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Genres in Children's Literature (page 3)

By — Pearson Allyn Bacon Prentice Hall
Updated on Jul 20, 2010

Although genre lines at times may blur, these designations are used most often by adults to organize the field of children’s literature. These categories are less important to children, however. Young readers usually do not care if a book belongs to a certain genre. What they want is a good book, regardless of the classification. But adults can use the six genres to help understand the field of children’s literature more clearly, to draw on a framework for discussing books, and to provide a yardstick for determining what holes exist in their own particular reading backgrounds. If a teacher has never read modern fantasy or science fiction, for instance, that becomes immediately apparent when considering each of the genres. A self-check of our reading backgrounds can help us realize where we need more exposure, can provide direction to broaden our personal reading, and ultimately can help us serve students better. However used, the genres of children’s literature provide a road map for those interested in finding their way about.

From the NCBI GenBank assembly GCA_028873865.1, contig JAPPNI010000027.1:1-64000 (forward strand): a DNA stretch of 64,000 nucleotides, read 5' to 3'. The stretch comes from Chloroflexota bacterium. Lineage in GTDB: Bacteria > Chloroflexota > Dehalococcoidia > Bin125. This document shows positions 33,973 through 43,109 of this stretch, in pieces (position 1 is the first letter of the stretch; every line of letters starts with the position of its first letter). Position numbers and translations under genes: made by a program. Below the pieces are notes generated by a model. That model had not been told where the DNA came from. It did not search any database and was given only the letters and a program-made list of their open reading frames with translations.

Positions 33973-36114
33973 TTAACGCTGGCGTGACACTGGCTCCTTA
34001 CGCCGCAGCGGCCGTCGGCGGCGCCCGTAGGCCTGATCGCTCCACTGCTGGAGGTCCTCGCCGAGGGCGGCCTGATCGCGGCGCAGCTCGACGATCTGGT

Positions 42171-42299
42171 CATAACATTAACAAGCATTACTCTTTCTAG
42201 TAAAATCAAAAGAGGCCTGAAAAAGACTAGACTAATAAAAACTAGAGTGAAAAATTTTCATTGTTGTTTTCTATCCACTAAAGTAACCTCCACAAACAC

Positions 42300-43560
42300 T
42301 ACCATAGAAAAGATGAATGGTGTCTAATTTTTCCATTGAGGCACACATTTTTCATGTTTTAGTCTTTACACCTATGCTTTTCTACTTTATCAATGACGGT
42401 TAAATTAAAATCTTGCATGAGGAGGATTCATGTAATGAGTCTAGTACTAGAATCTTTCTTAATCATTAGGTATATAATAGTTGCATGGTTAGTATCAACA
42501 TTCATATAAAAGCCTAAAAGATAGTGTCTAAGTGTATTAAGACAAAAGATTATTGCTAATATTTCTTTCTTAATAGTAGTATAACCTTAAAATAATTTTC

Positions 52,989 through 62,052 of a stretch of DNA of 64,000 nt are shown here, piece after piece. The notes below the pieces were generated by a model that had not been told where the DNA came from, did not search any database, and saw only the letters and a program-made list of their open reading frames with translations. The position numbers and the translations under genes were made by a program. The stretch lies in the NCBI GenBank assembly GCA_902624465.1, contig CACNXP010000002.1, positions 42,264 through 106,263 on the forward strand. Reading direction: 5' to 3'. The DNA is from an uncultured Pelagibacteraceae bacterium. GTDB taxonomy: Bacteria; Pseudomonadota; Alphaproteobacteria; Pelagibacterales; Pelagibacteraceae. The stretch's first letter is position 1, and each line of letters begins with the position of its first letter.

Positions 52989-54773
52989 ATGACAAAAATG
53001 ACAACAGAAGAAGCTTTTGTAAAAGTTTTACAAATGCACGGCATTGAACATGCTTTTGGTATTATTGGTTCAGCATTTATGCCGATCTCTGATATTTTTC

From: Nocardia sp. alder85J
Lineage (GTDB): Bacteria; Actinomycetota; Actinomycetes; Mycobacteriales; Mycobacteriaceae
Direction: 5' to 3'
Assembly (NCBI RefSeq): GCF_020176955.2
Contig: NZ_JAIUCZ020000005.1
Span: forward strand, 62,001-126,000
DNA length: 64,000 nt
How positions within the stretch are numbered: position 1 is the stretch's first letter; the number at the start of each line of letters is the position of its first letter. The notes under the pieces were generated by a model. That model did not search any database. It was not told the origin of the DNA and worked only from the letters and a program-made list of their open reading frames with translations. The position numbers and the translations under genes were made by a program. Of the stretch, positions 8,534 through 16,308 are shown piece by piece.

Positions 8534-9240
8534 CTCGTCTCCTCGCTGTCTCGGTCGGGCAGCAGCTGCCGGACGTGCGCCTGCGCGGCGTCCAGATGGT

Picture book and poetry are two formats also important in children’s literature. These two formats are so closely associated with categorizing books for children they have become pseudo-genres.  The picture book, still a mainstay of beginning reading and the primary-grade classroom, has extended its appeal to include older children and also to offer expanded information in nonfiction picture books.  Poetry, like prose, includes all the genres of literature. However, we choose to treat poetry as a separate genre because too few poems are available to study them under the same classifications we use for prose. If we were absolutely accurate, we would study “biographical prose” and also “biographical poetry,” “modern fantasy prose” as well as “modern fantasy poetry,” and so on. Because of the relatively small number of published poems, we look at poetry as a whole and at the various forms of poetry instead of concentrating on the content.

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